Naturally, when there's such high stakes, we'll want to turn to experts for help. Surely there's someone out there, smarter than us, who has figured this all out. If we just find his program and follow it exactly, our kids will turn out perfectly.
I recently had a conversation where the new parenting fad called RIE came up. I had never heard of it before, and for a moment, I got excited when I heard it explained as, "you respect babies and children, and treat them like adults." But as we got further into the conversation, some of the ideas and advice started to sound wrong to me, so I looked it up for myself. The RIE website actually sounds pretty good. It touts "basic trust in the child," encouraging parents to give "time for uninterrupted play," "freedom to explore and interact," and that parents should "allow the child to become an active participant rather than a passive recipient." The only problem I saw from the actual RIE website is that parents are called 'educarer' - which immediately makes me lose some respect for the philosophy.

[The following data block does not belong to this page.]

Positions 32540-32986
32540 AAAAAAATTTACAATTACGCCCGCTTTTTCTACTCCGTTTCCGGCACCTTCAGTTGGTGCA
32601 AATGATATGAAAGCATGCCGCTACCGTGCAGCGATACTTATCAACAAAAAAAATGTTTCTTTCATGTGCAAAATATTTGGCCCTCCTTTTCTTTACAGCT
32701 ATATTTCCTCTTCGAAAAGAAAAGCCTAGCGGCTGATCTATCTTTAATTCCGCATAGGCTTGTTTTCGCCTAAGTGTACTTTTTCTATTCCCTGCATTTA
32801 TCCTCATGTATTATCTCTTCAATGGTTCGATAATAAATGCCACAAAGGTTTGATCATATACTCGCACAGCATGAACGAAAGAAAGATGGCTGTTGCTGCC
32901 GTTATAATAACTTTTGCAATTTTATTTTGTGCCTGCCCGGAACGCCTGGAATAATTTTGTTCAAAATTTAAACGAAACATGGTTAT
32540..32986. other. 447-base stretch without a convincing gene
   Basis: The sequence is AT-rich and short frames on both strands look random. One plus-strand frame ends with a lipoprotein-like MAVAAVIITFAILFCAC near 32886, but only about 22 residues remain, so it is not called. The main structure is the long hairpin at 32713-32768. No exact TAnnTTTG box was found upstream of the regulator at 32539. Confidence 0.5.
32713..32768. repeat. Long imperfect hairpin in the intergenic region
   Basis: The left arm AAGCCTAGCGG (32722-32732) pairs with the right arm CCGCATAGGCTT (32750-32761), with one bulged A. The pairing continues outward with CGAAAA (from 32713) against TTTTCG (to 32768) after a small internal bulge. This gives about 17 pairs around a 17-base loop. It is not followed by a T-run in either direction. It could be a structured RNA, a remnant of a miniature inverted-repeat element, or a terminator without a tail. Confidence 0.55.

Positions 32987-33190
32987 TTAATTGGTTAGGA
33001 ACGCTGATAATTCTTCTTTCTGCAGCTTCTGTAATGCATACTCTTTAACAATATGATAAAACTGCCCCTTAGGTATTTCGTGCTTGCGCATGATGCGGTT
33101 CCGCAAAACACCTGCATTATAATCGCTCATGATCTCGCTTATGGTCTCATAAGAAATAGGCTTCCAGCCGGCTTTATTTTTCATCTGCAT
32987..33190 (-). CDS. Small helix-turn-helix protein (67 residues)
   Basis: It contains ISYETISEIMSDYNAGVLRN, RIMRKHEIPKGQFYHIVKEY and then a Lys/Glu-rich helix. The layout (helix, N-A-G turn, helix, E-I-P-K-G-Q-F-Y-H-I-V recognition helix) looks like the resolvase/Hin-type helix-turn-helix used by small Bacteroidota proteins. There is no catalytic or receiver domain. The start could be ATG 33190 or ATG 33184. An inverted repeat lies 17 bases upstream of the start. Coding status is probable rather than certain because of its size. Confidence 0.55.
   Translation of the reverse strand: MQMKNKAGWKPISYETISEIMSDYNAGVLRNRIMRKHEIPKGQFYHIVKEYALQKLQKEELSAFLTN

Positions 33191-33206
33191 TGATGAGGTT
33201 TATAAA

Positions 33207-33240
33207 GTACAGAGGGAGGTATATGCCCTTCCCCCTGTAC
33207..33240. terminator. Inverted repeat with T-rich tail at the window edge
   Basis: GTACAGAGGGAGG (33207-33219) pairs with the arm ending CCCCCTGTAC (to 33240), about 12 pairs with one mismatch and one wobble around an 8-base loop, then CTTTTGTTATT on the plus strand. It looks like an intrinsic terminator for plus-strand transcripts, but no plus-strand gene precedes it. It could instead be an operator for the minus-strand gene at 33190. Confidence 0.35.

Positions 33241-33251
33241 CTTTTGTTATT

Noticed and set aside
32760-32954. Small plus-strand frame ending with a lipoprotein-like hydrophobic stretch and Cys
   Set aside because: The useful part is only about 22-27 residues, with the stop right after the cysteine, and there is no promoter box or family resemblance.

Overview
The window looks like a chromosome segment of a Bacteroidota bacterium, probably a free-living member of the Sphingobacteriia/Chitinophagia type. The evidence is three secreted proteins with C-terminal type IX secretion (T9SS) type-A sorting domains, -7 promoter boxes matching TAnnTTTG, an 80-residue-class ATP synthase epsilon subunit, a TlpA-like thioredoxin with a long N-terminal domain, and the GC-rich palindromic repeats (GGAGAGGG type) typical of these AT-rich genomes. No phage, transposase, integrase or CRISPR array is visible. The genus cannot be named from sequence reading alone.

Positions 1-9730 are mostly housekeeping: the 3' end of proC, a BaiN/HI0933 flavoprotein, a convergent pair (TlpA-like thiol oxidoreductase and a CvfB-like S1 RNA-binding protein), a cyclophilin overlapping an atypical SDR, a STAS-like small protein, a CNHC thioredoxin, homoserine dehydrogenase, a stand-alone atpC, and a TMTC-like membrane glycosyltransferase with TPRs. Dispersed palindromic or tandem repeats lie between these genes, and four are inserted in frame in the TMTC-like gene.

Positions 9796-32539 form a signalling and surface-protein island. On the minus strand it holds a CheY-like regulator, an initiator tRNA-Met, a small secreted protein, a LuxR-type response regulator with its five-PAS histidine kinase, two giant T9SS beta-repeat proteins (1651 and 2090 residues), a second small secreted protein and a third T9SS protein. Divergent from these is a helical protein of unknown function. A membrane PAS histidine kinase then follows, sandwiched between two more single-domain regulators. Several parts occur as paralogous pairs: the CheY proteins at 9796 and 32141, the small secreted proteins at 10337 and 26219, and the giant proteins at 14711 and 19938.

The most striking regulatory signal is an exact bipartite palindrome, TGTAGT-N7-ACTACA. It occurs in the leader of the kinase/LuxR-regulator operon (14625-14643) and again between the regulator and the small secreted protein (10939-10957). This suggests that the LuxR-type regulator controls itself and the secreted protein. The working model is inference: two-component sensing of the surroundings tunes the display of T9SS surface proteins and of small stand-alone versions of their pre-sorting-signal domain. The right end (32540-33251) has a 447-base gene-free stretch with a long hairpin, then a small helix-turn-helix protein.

Then I went further and read a Vanity Fair article about the parenting trend. The article starts with advice I can fully get behind - talk to your children like adults. Give them your undivided attention. Stop paying attention to your phone and pay attention to your kids. Yes! I agree, totally. But then it goes on to say,
Bouncers are discouraged on the principle that they are disrespectful to a baby’s true emotions, as the object is to make him zone out and stop annoying you. RIE is philosophically opposed to anything that disrespects a baby, including not only sippy cups and high chairs but also baby gyms, baby carriers like Björns, baby swaddles, and baby walkers, which Gerber, who had quite a way with words, called “a moving prison."Well - I can sort of see some of that, though I think the reasoning behind it is flawed. Babies shouldn't be left alone for long periods of time in bouncers, swings, etc. The the article also goes on to say,